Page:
Monthly Archives: August 2011

Why I want to bring silver back

table setting

I’m writing this post 13,000 feet in the air en route to Kansas City for a business trip. As I work, I admire the sleekness of the ultra-thin keyboard, the lightness and modern convenience of my iPad, and marvel at how futuristic these tools would have seemed just five years ago. It also strikes me that the very technology I’m using to write this post will be obsolete and lying in a recycling pile (or worse) in three years’ time. We live today in a throw-away society, where we purchase things with the understanding and casual acceptance that it will be tomorrow’s trash.

My husband and I recently celebrated our ninth wedding anniversary. Reflecting on that lovely day and the wonderful time we had with friends and family, I found myself looking around my home, appreciating the generous wedding gifts we had received and silently thanking the sender…the large wine goblets from my co-workers…several beautiful vases…my favorite soup pot from a foodie friend…the wine bar that sits in our living room.

But it struck me how many of the items for which we had registered and received were no longer around. The spice grinder had long since stopped working. The coffee pot had to be replaced last year. The towels are on their last stringy legs. It made me realize the possible folly of my registering for everyday, common items. By doing so, I had practically guaranteed that many of my wedding gifts wouldn’t last past the first decade of my marriage. I know that I am not alone in doing so; many of my friends who have gotten married in the past few years were registered at popular houseware or “mega” stores…all for nice or useful things, but not things that were likely to last. For the same amount of money spent, we could have had something that we could pass down to future generations.

I think back to the days when gifts for major milestones – births, graduations, marriages – were designed to last for a lifetime (and them some). The idea that an old woman could pick up a tarnished silver soup ladle – now with a silky patina – and recall her excitement at unwrapping the shiny item as a young bride and the thousands of bowls of soup that she has since lovingly served greatly appeals to me.

What gifts do we give now? Countless plastic items to newborns. Technology to graduates. Trendy kitchen gadgets to newlyweds. I want to bring back the tradition of giving gifts that are meant to not only last throughout the lifetime of the recipient, but will become treasured heirlooms for the next generation. The items we leave behind when we are gone tell our story…whether it is my grandmother’s watch, Paul Revere’s Sons of Liberty bowl, or the Mildenhall Treasure…and they are cherished connections to the past for the current generation.

That’s why I want to bring silver back.

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Jefferson cups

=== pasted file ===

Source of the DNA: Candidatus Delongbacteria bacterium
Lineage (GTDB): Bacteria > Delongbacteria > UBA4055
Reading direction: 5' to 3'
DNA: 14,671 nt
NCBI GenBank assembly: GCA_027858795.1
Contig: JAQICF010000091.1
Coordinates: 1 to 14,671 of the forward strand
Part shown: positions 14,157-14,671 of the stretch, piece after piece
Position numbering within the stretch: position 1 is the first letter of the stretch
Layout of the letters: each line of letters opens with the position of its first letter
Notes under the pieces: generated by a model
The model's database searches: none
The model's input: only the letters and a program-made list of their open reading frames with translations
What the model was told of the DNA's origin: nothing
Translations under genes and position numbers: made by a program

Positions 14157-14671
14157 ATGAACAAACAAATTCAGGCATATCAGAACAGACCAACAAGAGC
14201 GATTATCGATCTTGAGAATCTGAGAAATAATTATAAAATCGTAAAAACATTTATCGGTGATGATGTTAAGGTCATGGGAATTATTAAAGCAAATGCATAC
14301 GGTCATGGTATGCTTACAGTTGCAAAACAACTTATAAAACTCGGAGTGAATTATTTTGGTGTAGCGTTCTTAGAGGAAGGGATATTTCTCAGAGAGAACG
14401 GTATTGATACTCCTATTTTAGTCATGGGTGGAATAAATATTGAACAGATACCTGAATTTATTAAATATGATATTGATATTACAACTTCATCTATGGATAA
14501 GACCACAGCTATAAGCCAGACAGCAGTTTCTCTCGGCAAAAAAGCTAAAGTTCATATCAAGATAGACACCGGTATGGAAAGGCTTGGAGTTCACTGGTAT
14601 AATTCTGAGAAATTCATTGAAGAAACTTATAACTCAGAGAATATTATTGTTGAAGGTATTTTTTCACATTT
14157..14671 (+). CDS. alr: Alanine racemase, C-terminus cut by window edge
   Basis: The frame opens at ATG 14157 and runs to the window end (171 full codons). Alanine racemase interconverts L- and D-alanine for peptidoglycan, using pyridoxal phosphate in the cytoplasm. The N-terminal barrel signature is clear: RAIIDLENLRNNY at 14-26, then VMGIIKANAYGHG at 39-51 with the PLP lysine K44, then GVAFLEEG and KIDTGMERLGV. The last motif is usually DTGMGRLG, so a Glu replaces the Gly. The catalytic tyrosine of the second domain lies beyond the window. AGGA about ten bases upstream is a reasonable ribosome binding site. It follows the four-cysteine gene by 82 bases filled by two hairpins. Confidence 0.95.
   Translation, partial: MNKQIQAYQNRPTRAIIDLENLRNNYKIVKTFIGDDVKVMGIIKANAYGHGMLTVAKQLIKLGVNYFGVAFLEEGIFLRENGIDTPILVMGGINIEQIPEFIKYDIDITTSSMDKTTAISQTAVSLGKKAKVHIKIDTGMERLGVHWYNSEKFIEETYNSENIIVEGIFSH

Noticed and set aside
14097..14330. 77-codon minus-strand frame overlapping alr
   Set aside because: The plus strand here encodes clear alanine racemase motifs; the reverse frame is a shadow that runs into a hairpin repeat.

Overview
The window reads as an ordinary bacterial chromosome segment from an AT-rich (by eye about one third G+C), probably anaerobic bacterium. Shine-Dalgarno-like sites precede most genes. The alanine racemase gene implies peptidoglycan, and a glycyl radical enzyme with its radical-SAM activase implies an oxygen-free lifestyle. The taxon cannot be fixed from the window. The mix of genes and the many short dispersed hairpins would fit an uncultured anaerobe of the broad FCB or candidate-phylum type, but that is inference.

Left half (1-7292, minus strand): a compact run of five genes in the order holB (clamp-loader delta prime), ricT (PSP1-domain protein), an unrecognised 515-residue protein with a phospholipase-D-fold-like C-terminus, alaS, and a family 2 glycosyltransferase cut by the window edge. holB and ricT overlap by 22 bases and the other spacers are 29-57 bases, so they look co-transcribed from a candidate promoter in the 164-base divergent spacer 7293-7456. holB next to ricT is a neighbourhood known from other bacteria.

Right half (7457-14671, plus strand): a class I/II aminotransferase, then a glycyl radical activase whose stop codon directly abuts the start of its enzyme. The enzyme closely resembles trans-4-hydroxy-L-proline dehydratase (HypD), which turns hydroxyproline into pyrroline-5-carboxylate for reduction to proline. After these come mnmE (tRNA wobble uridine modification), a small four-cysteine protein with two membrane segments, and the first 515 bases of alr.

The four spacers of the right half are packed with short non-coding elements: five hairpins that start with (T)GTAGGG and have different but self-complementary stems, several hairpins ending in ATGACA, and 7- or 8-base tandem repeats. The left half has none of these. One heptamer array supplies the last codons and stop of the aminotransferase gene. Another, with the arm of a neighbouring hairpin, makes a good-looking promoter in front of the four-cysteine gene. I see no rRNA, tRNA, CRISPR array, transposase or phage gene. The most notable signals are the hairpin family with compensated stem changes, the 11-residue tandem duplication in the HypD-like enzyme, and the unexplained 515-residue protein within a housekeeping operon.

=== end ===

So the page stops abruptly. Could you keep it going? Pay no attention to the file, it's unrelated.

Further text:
It was during a monogram challenge from Silver Magpies that I first learned of Jefferson cups. These cups, usually made of pewter, silver plate, or sterling, are replicas of eight silver plated cups that Thomas Jefferson had custom made by melting existing sterling that he owned. They have a nice weight to them, fit beautifully in the palm of your hand, and are perfect for anything served at room temperature.

We now have three of them and I can’t wait for the first snowy evening, when I’ll serve a small shot of Blanton’s bourbon and sip it from my porch in a Jefferson cup!

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Capturing Summer in a Bottle

As the days get shorter (but not any cooler yet!), I find myself trying to make the summer season last as long as it can. Though we didn’t get to travel to the beach this summer, I have tons of seashells in various closets left over from visits home to Coastal Georgia, Key West, Boca Raton, and California.

shells in bottleThe other day, I soaked an old Blanton’s bourbon bottle to get rid of the labels, then filled it with sand and shells from our various travels. I love that it combines equestrian and the coast…two of my favorite themes!

Far Niente

“Sweet idleness”

Having worked several weekends this summer and to celebrate my husband’s 40th birthday, we insisted on some downtime this weekend. After a celebratory brunch this morning, we grabbed our favorite books and magazines and headed down to our pool for some much needed far niente. It’s amazing when you force yourself to do nothing how your worries start to flat-line and your entire stance relaxes.

book cover One of the books I’m reading right now is Encyclopedia of the Exquisite: An Anecdotal History of Elegant Delights. Full of fun & history, my favorite articles so far have been Kimono, Moritsuke (the Japanese art of beautifully arranged food), the Pouf hairstyle (popularized by Marie Antoinette), and, of course, Far Niente.

This evening, my present to my husband is an eight-course dinner and wine pairing at the Molly Brown House Museum, honoring the 99th anniversary of the launching of the fated Titanic. The staff will be in period costume. It should be fun!

molly brown house

Priceless

One night at the Peabody Hotel in Memphis: $205.

Cough medicine so that you can make it through facilitating a 2-day workshop: $6.

Reconnecting with family, staying at the hotel where your grandparents honeymooned, and finding your own hand prints in the concrete at your grandparents’ former house from when you were three years old…priceless!

honeymoon

 

handprints